Bill Gross’s Girlfriend Denies Playing Music to Harass Neighbor
(Bloomberg) -- Billionaire Bill Gross’s girlfriend Amy Schwartz testified that she “loves” the “Gilligan’s Island” theme song but denied playing it so loudly as to harass their Southern California neighbor.
Schwartz, a former professional tennis player, took the stand Monday in a monthslong legal feud in which the neighbor, tech entrepreneur Mark Towfiq, claims Gross and Schwartz began playing loud music, including theme songs from sitcoms, to harass him after he complained about netting installed over a million-dollar sculpture in Gross’s yard.
“I don’t play loud music,” Schwartz said repeatedly at a hearing in Santa Ana state court Monday. “Do I play music? Yes. I don’t play music loud.”
Each of the neighbors wants a restraining order, with Towfiq seeking to end the music. Meanwhile, Gross and Schwartz claim Towfiq harassed them by recording and photographing them, and they it want to stop.
Towfiq’s lawyer, Chase Scolnick, played a series of recordings his client made in which the “Gilligan’s Island” theme can be heard playing repeatedly. Towfiq testified the music began booming from Gross’s beachfront home after he filed the complaint with Laguna Beach officials about the netting over the art in late July.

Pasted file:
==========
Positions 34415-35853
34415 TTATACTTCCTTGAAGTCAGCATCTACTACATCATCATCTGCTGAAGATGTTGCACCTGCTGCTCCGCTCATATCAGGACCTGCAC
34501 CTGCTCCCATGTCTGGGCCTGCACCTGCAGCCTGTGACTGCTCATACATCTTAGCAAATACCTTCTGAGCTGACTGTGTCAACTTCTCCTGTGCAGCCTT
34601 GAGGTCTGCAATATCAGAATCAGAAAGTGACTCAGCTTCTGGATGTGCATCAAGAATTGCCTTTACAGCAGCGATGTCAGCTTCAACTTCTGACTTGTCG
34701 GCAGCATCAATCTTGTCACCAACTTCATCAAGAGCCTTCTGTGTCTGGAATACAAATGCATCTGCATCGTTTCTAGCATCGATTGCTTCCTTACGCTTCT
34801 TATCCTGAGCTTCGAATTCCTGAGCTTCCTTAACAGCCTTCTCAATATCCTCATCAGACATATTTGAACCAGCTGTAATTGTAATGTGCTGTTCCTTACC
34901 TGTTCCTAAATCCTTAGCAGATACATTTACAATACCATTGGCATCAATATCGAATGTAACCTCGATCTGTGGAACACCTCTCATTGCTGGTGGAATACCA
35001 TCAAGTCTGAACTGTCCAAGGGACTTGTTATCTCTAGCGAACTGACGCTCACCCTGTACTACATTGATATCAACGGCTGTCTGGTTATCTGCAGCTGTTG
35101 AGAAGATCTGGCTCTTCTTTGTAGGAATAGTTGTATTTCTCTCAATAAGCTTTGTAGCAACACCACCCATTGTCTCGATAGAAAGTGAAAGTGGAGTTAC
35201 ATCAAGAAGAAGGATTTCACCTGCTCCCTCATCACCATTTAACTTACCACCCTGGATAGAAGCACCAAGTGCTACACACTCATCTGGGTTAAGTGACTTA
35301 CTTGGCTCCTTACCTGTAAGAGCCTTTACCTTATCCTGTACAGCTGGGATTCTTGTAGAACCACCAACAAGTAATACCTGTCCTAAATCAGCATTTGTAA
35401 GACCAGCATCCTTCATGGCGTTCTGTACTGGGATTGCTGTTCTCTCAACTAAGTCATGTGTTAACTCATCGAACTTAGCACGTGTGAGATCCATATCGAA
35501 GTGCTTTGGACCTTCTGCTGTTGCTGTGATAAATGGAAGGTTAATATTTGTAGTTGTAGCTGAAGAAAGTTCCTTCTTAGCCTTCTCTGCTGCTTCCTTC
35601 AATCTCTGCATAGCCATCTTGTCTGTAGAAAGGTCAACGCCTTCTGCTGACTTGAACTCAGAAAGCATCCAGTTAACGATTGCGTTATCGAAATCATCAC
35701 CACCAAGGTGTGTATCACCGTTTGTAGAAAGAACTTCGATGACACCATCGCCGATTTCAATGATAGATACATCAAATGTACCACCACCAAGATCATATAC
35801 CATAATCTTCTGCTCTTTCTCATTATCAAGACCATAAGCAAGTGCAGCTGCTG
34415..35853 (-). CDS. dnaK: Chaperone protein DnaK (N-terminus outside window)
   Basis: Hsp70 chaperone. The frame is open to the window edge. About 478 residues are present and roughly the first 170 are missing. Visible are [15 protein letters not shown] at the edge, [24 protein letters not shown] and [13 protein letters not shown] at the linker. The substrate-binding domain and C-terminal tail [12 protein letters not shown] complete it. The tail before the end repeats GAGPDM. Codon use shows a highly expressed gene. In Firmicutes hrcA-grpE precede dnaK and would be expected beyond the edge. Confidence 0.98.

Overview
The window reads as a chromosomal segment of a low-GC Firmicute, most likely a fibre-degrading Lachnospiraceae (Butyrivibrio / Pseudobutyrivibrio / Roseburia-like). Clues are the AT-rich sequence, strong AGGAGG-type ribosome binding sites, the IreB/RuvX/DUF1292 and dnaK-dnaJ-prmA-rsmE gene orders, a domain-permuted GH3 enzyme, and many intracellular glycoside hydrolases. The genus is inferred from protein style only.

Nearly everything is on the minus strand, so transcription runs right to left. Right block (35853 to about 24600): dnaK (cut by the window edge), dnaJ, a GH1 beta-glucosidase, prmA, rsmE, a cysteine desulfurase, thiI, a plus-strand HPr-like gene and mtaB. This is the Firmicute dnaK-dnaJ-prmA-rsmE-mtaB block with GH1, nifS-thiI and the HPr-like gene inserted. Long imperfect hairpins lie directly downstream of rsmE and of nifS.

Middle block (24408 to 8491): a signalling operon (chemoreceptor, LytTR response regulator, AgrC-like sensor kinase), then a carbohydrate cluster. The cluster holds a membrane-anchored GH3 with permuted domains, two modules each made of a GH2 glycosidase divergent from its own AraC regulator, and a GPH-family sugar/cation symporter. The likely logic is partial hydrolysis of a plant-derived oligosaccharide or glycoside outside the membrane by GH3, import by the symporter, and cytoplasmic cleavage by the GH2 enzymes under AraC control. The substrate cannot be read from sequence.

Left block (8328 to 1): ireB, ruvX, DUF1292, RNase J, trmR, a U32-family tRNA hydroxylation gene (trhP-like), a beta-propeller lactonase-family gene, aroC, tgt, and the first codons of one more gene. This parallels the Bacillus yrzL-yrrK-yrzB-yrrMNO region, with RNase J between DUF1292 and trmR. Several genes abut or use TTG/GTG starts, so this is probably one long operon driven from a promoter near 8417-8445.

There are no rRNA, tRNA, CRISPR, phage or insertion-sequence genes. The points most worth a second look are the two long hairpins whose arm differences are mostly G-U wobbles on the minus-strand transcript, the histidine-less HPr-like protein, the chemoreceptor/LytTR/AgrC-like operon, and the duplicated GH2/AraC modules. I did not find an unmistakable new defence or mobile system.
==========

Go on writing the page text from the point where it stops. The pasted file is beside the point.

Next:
“‘Gilligan’s Island,’ I love that song,” Schwartz said after one of Towfiq’s recordings was played. “But I already told you, I was sleeping. It might have been a mistake that the play list played over.”
She also questioned the reliability of Towfiq’s recordings.
“This is from his recording,” Schwartz said. “I don’t know what he’s done to it. He could have enhanced it. I have no idea.”
Schwartz was asked if she and Gross played the music on a loop -- that is with one song playing repeatedly.
“I don’t know how to work a loop,” she said.
Asked if the music had gone off accidentally, Schwartz said, “I don’t control it.” Gross “controls the audio and TVs,” she said.
Schwartz contradicted the testimony of a Laguna Beach police officer and a city official who testified last month the couple told them they’d stop playing the music if Towfiq dropped his complaint.
After Scolnick read excerpts from the witnesses’ testimony, Schwartz replied, “You read that correctly, but that’s not what I said.”
“Are you saying that testimony is not accurate?” Scolnick asked.
“Correct. It’s not accurate,” Schwartz replied.
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